Saturday, 9 February 2013

Eldridge Pope beers in 1964

Here we are in the Swinging Sixties already. It seems like just moments ago we were still in the Edwardian age. I feel dizzy.

I've been enjoying my (virtual) time in Dorchester. I should maybe drop by the real one sometime. When was I last in the West Country? It must have been the last time I visited Swindon, which was around 20 years ago.

My first impression of this set is: what a lot of beers of 3% ABV or less. I think I understand why there are a few strong beers in the lineup, too: they had to supply something that was intoxicating. You'd have to be very determined to get pissed on most of the standard beers

Let's go through them in alphabetic order by style. Just because I can't be arsed to think of another order. Which means we begin with Dorset Brown Ale. At 1025.5 and not much over 2.5% ABV, they're taking the piss a bit. The Mild has a fractionally higher gravity, but a similarly puny ABV. We'll learn in the next instalment how much (or little) the recipes differed.

Notice the way an IPA has magically appeared? I assume it was introduced in the mid-1950's as a Best Bitter to offset the drop in gravity of, er, their Best Bitter. It's something you see at lots of breweries. With all the stiffing knocked out of their Bitter by the war, many breweries introduced a new, stronger Bitter when the pressure on gravities began to ease in the 1950's.

What did they mean by IPA? Nothing in particular. They jsut needed a name to differentitate it from Best Bitter. They could have gone for Special Bitter, as some Londone breweries did. Or some locality-based like Dorchester Bitter (they used that trick later). But instead they chose IPA. It doesn't imply that it was hoppier or any crap like that. It was just an alternative name for Bitter plucked from the air fairly randomly.

Strong Old Ale and XXXX, I suspect, are the same beer*. I know that I've allocated them different styles, but, hey, as Martyn and I keep saying, there is no definable difference between a Strong Ale and an Old Ale. It seems to be the direct descendent of their 19th-century XXXX. So quite the survivor. I'm not sure if it was bottled, draught or both. Strength-wise, it looks very much like a London Burton of the day.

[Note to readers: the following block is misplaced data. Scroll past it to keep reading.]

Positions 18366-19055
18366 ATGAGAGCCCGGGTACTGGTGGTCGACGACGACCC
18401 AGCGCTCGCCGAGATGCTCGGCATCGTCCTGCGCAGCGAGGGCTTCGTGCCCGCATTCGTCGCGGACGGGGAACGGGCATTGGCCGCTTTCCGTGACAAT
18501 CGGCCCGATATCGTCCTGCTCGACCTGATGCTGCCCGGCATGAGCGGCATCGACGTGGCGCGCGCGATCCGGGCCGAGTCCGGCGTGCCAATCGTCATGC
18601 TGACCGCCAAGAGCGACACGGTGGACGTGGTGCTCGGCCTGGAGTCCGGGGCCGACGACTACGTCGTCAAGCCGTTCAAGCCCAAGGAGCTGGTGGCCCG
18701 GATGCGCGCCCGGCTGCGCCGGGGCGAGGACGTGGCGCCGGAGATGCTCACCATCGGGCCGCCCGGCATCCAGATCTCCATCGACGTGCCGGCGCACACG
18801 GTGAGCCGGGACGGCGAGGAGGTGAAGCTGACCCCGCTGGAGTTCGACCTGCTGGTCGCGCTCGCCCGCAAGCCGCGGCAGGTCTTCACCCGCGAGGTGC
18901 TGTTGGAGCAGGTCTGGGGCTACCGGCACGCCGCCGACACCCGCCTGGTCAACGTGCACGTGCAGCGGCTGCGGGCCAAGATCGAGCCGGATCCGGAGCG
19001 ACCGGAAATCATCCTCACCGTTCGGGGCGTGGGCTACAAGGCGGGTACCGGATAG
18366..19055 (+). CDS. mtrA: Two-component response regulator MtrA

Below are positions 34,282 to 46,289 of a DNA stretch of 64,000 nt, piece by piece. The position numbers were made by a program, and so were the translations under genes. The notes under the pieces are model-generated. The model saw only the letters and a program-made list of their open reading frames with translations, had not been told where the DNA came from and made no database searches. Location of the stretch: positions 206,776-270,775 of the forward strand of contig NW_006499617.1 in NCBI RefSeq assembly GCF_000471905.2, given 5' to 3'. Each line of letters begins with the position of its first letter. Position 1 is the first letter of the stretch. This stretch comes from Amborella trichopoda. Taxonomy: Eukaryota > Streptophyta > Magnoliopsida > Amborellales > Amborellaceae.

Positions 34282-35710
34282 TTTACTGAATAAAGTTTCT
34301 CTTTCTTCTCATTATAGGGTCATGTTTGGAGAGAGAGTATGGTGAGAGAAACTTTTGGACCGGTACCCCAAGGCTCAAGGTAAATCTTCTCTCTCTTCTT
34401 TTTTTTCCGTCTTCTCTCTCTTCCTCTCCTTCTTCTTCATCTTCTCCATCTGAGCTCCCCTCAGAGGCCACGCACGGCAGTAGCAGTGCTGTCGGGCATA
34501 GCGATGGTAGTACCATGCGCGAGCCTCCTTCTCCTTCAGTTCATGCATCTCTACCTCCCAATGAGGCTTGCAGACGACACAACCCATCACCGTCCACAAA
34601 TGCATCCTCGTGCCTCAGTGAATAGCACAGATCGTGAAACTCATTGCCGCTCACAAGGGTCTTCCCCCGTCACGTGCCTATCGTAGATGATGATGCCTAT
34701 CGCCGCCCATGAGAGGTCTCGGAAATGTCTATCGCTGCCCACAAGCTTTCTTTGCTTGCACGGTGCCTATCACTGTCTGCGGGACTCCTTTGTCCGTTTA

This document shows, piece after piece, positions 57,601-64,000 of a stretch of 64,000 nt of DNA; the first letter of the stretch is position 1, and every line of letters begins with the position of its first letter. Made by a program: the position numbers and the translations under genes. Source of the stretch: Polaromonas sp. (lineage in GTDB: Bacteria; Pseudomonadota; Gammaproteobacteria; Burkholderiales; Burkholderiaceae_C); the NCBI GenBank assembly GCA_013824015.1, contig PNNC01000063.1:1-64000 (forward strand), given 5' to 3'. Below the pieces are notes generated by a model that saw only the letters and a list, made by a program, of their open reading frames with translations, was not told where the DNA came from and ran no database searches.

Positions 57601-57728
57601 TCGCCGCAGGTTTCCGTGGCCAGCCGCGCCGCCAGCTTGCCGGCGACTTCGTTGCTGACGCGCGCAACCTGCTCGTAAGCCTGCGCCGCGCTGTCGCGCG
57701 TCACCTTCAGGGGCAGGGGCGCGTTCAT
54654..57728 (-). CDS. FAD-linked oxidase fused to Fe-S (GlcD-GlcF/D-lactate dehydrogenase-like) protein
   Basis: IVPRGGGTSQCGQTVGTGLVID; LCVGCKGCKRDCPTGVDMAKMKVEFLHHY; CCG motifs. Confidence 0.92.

It brings a tear to my eye to see AK still soldiering on, albeit under the trade name of Crystal. At this time, I think it was exclusively a bottled beer, being sold as Light Ale. It later also made an appeearance as a keg Bitter.

Best Bitter is not really "best" by anyone's definition. But that's what happens to a beer after decades for gravity cuts. I remember that, in my early drinking years, the standard Bitter and Mild of breweries in the West Country were very low, even by British standards. Eldridge Pope's look pretty typical.

BPA is, I assume, a bottled version of IPA. Probably sold as Pale Ale to Crystal's Light Ale.

I'm impressed that they still had two Stouts on their books. Though "Stout" is a bit rich for a beer of just 2.5% ABV, like the Oat Malt Stout. Double Stout is a bit better and might actually have got you tipsy, if you drank enough.

And finally what I would have ordered in one of their pubs, Dorset Special Ale. Mixed with a half of draught Mild it would have given you something with a reasonable poke and some suppability. For the first few pints. A pint or two of straight Dorset Special Ale to finish would have put a nice twist in the walk home.

Here's the table of fun.

Eldridge Pope beers in 1964
Year Beer Style OG FG ABV App. Atten-uation lbs hops/ qtr hops lb/brl boil time (hours) boil time (hours) boil time (hours) Pitch temp max. fermen-tation temp length of fermen-tation (days)
1964 Dorset Brown Ale Brown Ale 1025.5 1006.4 2.53 75.00% 5.77 0.60 1.5 61.5º 68º 8
1964 Dorset Brown Ale Brown Ale 1025.5 1005.5 2.64 78.26% 6.86 0.68 1.5 1.5 61.5º 68.75º 7
1964 IPA IPA 1043.2 1011.4 4.21 73.72% 5.10 0.88 1.5 1.5 1.5 60º 70º 8
1964 König Lager Lager 1033.5 5.63 0.75 1.5 59º 60.75º
1964 SM Mild 1026.3 1006.9 2.57 73.68% 6.88 0.69 1.5 61.5º 68º 8
1964 SM Mild 1026.3 1006.9 2.57 73.68% 5.77 0.62 1.5 61.5º 67.5º 9
1964 Mild Mild 1026.3 1006.4 2.64 75.79% 6.86 0.70 1.5 1.5 61.5º 68.75º 8
1964 Mild Mild 1026.3 1007.5 2.49 71.58% 6.52 0.69 1.5 61.5º 69.5º 10
1964 Strong Old Ale Old Ale 1051.2 1013.0 5.06 74.59% 5.10 1.04 1.5 1.5 1.5 59º 69º 8
1964 BAK (Crystal) Pale Ale 1030.2 1007.8 2.97 74.31% 5.10 0.61 1.5 1.5 1.5 61.5º 68.75º 7
1964 Best Bitter Pale Ale 1030.2 1007.5 3.00 75.23% 6.72 0.80 1.5 1.5 61.5º 69.5º 8
1964 BK Pale Ale 1030.2 1006.9 3.08 77.06% 6.72 0.80 1.5 1.5 61.5º 69º 8
1964 BPA Pale Ale 1042.1 1011.6 4.03 72.37% 5.10 0.86 1.5 1.5 1.5 60º 68.75º 7
1964 Oat Malt Stout Stout 1030.2 1009.4 2.75 68.81% 7.78 1.00 1.5 60º 70º 7
1964 Oat Malt Stout Stout 1030.2 1011.6 2.46 61.47% 7.36 0.95 1.5 60º 69º 5
1964 Double Stout Stout 1039.3 1015.0 3.22 61.97% 7.36 1.23 1.5 59º 69.5º 5
1964 XXXX Strong Ale 1053.2 1017.2 4.76 67.71% 5.77 1.25 1.5 59º 70.5º 9
1964 Dorset Special Ale Strong Ale 1074.8 1024.1 6.71 67.78% 5.10 1.52 1.5 1.5 1.5 60º 77.5º 7
Eldridge Pope brewing records

Next time we'll be looking at the grists of these beers.

* On closer observation, this turns out to be bollocks.

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